1 May 2014

When is Deficit a cliff. Only when we can't see the bottom!


The Abbott government is selling us the end of the world story with regard to the ballooning deficit as if it all must be fixed tomorrow.

Indeed it will become a problem if not planned for, however a conservative government can't do it because it would mean addressing middle to high income welfare.

The rich and upper middle income earners in this country have hidden most of their funds in this system, capital gains, home ownership for pension, low tax in superannuation or no taxing of trusts.

No Conservative government can put their benefactors offside so much, so what are they about to do, not much me thinks, oh they'll tinker here and there, downsize some government departments and abolish others.
Guess what, at the end of their time in power the public service will be the same or larger than when they started.

The only way we will achieve the modifications to the tax system and welfare system in this country is to get bipartisan support for a proper review, not a review by the left or right of politics because they'll never come up with a logical outcome.

Oh yes didn't treasury do such a report, no it must have been a dream because both sides of politics ignored it, didn't they?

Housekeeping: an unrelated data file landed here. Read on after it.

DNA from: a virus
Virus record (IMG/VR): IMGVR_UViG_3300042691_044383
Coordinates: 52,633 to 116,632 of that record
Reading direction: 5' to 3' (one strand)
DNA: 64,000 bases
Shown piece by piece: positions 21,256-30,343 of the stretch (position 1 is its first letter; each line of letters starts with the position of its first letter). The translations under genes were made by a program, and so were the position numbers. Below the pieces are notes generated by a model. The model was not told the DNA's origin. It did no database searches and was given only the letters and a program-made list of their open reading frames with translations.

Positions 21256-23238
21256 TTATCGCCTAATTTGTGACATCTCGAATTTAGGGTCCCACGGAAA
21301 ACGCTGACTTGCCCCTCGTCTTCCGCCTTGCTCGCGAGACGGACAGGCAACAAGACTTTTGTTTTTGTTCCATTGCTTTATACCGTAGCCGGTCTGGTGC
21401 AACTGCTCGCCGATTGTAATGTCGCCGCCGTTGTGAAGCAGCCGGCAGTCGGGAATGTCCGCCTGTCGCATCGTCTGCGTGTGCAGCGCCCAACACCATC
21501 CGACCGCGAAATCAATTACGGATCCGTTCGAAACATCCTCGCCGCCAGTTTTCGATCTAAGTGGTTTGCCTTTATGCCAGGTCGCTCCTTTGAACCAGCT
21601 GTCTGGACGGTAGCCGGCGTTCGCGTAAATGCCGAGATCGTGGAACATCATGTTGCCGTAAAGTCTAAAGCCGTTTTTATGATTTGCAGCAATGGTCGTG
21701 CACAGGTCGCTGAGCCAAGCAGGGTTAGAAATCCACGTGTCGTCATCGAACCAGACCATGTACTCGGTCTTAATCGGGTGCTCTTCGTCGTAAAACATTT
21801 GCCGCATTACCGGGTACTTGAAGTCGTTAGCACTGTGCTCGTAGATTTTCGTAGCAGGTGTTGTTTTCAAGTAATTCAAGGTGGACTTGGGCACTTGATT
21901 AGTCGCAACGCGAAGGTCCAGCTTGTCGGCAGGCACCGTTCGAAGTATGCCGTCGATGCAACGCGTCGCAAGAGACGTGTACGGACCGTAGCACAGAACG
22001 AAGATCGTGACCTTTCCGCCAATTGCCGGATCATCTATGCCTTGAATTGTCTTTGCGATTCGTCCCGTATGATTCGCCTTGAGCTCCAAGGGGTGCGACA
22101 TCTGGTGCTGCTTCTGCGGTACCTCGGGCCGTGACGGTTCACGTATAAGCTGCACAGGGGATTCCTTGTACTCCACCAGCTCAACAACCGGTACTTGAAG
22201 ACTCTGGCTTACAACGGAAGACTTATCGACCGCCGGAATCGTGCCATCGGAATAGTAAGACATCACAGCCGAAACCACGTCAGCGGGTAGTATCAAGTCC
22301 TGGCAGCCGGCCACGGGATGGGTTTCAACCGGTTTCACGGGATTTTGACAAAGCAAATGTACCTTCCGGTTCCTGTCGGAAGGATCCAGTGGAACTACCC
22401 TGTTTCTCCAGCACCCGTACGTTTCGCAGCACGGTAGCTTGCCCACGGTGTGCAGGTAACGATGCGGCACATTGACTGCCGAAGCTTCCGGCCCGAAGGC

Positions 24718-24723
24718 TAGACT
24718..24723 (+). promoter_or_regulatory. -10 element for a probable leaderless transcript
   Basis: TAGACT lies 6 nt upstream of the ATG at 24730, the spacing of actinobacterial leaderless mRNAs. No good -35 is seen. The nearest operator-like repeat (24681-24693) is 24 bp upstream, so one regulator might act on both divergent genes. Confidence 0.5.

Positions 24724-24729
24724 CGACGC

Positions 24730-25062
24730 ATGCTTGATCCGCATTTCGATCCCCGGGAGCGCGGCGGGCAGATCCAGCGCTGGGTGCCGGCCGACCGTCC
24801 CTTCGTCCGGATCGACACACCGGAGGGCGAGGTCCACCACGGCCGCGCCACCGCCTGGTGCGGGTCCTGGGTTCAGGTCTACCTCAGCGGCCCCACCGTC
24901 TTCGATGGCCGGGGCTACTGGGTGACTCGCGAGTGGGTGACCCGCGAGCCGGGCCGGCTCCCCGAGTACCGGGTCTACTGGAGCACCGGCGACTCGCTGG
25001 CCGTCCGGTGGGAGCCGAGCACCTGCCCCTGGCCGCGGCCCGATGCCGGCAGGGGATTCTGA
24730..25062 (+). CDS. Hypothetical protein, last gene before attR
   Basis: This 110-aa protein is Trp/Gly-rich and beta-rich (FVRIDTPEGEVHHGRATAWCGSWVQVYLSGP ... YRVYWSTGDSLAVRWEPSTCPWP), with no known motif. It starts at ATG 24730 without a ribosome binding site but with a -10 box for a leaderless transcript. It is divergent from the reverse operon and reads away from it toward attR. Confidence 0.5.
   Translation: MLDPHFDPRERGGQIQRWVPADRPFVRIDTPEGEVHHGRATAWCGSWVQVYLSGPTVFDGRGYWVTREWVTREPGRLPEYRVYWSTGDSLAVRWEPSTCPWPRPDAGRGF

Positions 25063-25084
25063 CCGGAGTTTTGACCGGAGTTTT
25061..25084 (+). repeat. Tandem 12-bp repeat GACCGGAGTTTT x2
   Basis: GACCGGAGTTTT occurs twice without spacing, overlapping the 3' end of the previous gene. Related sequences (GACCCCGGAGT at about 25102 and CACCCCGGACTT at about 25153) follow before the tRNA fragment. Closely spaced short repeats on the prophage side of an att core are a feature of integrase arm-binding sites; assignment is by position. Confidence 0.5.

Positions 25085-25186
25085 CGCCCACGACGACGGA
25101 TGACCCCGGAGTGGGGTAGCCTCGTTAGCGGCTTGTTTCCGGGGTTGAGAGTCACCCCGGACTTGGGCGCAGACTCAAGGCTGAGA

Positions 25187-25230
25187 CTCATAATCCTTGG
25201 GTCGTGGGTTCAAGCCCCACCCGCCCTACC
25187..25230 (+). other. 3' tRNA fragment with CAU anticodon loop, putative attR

We are still a very lucky country in spite of our flawed and sometimes stupid politics and politicians.

Excerpts from an article by Jonathan Swan 
Most countries would be envious of Australia’s public finances as they currently stand,” said Barclays Australia chief economist Kieran Davies, who, like the other economists interviewed, believes long-term, structural changes to the economy are required rather than short-term fixes like a debt tax.

Ideas floated by the economists included abolishing negative gearing, taxing trusts like companies, broadening or raising the GST, reducing the capital gains tax discount and tightening tax breaks for high income earners’ superannuation.

There was no budget urgency that would justify temporary “debt tax” rises, they said.

“We don’t need a surplus tomorrow,” said Chris Richardson, economist and partner at Deloitte Access Economics.

“We don’t even necessarily need it in five years time. I’m more than happy with us getting back to sustainable fiscal finances over the long term.

 “The politics would tend to suggest moving earlier rather than later but on the economics there’s no rush.”

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